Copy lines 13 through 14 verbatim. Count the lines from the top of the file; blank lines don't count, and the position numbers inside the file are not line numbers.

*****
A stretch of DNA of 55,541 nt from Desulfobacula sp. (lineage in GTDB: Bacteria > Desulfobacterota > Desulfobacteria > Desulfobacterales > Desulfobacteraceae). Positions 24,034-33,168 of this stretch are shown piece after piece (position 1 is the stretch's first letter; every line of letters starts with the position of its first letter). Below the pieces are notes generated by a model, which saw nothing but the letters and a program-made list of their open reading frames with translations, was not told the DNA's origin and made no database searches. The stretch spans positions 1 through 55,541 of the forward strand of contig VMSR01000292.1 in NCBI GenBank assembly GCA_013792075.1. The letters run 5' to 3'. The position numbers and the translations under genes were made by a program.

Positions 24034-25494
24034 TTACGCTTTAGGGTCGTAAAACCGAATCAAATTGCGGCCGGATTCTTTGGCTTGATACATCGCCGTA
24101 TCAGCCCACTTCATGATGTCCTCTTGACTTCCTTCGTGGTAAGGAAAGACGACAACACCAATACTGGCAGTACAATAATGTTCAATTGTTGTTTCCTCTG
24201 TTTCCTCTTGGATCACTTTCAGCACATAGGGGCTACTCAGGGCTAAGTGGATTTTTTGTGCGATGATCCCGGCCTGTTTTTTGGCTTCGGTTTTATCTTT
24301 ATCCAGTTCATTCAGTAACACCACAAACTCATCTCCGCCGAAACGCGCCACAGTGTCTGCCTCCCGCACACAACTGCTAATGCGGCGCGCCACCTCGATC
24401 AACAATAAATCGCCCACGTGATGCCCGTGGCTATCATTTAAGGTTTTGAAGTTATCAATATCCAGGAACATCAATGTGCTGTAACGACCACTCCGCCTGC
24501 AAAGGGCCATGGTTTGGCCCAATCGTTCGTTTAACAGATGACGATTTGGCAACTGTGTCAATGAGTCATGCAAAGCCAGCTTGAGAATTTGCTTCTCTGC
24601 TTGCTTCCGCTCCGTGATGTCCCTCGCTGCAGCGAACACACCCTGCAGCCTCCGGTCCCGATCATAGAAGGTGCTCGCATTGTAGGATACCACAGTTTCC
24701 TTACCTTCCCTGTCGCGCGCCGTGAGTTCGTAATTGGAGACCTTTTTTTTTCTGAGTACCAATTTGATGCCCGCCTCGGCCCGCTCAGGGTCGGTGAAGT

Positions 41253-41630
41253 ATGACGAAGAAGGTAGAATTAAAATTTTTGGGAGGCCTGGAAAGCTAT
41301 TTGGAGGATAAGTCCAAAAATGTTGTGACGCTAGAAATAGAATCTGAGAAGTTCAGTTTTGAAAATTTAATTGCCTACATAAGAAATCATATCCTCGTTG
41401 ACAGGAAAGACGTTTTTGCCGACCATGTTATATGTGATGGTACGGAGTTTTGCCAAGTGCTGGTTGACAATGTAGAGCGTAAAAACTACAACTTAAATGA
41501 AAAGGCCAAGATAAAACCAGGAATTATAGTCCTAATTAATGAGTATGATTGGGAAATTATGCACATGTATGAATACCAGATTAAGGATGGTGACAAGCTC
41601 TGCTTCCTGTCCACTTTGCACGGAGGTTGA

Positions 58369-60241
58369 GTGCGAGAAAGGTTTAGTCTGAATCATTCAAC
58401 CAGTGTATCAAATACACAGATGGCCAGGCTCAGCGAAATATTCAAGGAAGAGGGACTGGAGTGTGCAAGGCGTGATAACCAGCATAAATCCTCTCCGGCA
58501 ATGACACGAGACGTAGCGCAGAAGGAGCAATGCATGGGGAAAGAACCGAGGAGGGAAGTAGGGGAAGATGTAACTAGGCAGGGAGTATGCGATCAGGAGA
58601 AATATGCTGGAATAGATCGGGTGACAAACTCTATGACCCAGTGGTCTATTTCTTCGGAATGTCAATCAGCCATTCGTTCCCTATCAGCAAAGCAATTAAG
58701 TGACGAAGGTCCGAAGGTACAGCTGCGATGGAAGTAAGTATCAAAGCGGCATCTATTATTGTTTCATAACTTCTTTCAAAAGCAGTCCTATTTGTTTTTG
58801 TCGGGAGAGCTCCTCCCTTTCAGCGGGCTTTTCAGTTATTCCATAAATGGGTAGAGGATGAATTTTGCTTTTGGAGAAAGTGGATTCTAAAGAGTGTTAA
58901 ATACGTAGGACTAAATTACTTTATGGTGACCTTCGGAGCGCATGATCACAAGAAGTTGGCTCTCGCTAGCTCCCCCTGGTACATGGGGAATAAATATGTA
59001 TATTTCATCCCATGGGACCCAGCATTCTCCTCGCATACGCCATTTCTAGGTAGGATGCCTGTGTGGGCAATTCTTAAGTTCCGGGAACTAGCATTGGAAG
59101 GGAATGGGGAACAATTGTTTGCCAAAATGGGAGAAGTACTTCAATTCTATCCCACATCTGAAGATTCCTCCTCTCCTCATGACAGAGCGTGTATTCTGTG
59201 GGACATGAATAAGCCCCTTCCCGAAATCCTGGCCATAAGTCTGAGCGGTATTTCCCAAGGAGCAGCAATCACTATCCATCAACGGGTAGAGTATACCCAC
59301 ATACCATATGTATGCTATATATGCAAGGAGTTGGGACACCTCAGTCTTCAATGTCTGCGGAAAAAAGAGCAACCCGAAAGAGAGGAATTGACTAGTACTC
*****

41301 TTGGAGGATAAGTCCAAAAATGTTGTGACGCTAGAAATAGAATCTGAGAAGTTCAGTTTTGAAAATTTAATTGCCTACATAAGAAATCATATCCTCGTTG
41401 ACAGGAAAGACGTTTTTGCCGACCATGTTATATGTGATGGTACGGAGTTTTGCCAAGTGCTGGTTGACAATGTAGAGCGTAAAAACTACAACTTAAATGA